S. African urban blacks told they may live as families
Meholo Tom Rikhoto started his battle against one of South Africa's race laws from the conviction that, although he was black, he was still entitled to a normal family life that included his wife and four children.
The battle has ended with the highest court in South Africa agreeing. In so doing, the court has struck a blow at one of the legal cornerstones of this country's stringent policy of influx control.
The South African appeals court has denied the legitimacy of a government regulation that made it impossible for many black workers in the cities to gain permanent residence rights. Such rights are needed before these workers can have their families join them in the urban areas, or before they are free to change jobs in the cities.
The court decision granting Mr. Rikhoto urban rights will open the doors for ''tens of thousands'' of urban black workers to gain permanent residence rights, analysts say.
The decision will also test the sincerity of the government's reformist rhetoric. The government recently has said that it recognizes the permanence of the urban black and is searching for ways to grant more rights to those blacks.
South Africa operates an elaborate system of influx control that over the years has permitted only that number of blacks into the so-called ''white'' urban areas that are needed for economic reasons. The Black (urban areas) Consolidation Act of 1945 prohibits any black from remaining in prescribed urban areas longer than 72 hours unless they meet special qualifications.
One such qualification is to have ''worked continuously'' for one employer for not less than 10 years. However, in 1968 the government issued a regulation apparently aimed in part at making it impossible for blacks to meet this qualification.
The regulation required black workers to sign new contracts annually. To do this, workers must return to the tribal ''homeland'' to which the white government has assigned them. It is only in their homelands that they may be ''rehired'' by their employers, even when both employee and employer have no reason to break the existing contract.
This regulation allowed the government to deny permanent urban residence rights to blacks who had worked for one employer for at least 10 years. The government argued the annual renewal of the work contract meant the work was not continuous.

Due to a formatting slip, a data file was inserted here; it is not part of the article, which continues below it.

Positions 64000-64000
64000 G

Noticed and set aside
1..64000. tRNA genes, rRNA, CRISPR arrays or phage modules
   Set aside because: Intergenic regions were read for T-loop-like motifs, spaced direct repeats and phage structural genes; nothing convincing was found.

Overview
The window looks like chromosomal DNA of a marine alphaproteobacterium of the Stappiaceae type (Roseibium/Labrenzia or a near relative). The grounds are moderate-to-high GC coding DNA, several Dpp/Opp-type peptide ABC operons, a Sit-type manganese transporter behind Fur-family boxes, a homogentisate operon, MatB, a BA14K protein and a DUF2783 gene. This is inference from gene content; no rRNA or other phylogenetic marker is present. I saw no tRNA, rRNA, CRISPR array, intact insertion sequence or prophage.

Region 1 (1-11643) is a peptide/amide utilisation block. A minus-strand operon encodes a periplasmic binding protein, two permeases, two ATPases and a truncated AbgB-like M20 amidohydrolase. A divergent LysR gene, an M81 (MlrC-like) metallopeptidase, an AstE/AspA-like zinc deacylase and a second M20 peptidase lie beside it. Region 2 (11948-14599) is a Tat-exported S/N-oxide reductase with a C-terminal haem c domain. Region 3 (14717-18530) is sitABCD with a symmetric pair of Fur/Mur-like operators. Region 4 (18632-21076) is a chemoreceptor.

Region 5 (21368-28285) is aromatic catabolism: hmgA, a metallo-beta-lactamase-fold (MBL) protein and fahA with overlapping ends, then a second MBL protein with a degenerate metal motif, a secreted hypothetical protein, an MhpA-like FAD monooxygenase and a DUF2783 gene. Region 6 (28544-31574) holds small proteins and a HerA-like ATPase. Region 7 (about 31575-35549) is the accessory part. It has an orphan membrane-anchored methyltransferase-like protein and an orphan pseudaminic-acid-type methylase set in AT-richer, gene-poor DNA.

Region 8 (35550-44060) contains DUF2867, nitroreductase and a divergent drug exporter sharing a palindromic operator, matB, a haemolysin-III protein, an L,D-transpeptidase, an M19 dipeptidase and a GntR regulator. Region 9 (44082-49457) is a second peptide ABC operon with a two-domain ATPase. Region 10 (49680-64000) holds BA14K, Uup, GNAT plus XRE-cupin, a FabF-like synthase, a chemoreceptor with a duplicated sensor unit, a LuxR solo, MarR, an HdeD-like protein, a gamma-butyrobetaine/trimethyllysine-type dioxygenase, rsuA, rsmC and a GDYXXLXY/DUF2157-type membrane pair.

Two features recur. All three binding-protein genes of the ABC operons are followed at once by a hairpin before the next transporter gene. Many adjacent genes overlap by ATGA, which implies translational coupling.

Rikhoto, a machine operator in Germiston - an industrial town near Johannesburg - had worked for one employer since 1970. Both he and his employer considered his work continuous, despite the annual rehiring ritual they were forced to go through by the government's regulation.
The Legal Resources Center, a public interest law firm, argued on behalf of Rikhoto that the government's regulation was an improper attempt to circumvent the intent of the law. In late 1981 a lower court upheld Rikhoto's right to permanent urban residence rights.
Since that ruling in 1981, the government has continued to deny permanent urban residence rights to blacks in circumstances similar to Rikhoto's, according to legal experts involved in the Rikhoto case. The government said it was awaiting the outcome of its appeal of the decision to the highest court. The appeals court now has set a clear legal precedent requiring government compliance, say legal analysts.
However, it remains to be seen how the government will respond. There is considerable right-wing political pressure on the government to act tougher on influx control. Last year at a provincial congress of the ruling National Party, government minister Dr. Piet Koornhof threatened to introduce legislation overriding the Rikhoto decision.
At the same time, the Nationalist government is trying to convince critics to the left that it is serious about granting more rights to urban blacks, long considered temporary ''sojourners'' by the government.
Nationalist ideology once held that urban blacks would eventually leave the cities and return to the tribal homelands. The present government recognizes this will never happen, but has yet to provide a blueprint of how the fast-growing urban black population will be accommodated in political terms.
For Rikhoto, the decision means the beginning of a family life taken for granted by whites in this country. For over 10 years, Rikhoto has had to take a six-hour train ride to be with his family. Now, they can live together.